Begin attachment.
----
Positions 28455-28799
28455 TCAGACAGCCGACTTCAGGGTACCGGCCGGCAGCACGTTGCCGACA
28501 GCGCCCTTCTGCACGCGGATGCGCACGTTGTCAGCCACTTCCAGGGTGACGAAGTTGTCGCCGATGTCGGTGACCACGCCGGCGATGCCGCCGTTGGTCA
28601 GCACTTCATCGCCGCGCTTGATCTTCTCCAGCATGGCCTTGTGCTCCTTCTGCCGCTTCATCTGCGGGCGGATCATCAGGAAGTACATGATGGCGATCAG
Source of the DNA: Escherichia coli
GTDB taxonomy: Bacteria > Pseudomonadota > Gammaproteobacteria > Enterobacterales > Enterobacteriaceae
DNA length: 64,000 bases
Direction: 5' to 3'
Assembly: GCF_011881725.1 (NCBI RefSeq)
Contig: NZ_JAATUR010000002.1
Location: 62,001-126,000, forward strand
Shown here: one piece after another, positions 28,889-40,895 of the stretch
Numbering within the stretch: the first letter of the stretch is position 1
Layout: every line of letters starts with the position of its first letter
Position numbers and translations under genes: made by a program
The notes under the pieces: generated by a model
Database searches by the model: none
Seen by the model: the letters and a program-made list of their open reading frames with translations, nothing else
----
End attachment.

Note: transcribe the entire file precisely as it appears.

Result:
Positions 28455-28799
28455 TCAGACAGCCGACTTCAGGGTACCGGCCGGCAGCACGTTGCCGACA
28501 GCGCCCTTCTGCACGCGGATGCGCACGTTGTCAGCCACTTCCAGGGTGACGAAGTTGTCGCCGATGTCGGTGACCACGCCGGCGATGCCGCCGTTGGTCA
28601 GCACTTCATCGCCGCGCTTGATCTTCTCCAGCATGGCCTTGTGCTCCTTCTGCCGCTTCATCTGCGGGCGGATCATCAGGAAGTACATGATGGCGATCAG
Source of the DNA: Escherichia coli
GTDB taxonomy: Bacteria > Pseudomonadota > Gammaproteobacteria > Enterobacterales > Enterobacteriaceae
DNA length: 64,000 bases
Direction: 5' to 3'
Assembly: GCF_011881725.1 (NCBI RefSeq)
Contig: NZ_JAATUR010000002.1
Location: 62,001-126,000, forward strand
Shown here: one piece after another, positions 28,889-40,895 of the stretch
Numbering within the stretch: the first letter of the stretch is position 1
Layout: every line of letters starts with the position of its first letter
Position numbers and translations under genes: made by a program
The notes under the pieces: generated by a model
Database searches by the model: none
Seen by the model: the letters and a program-made list of their open reading frames with translations, nothing else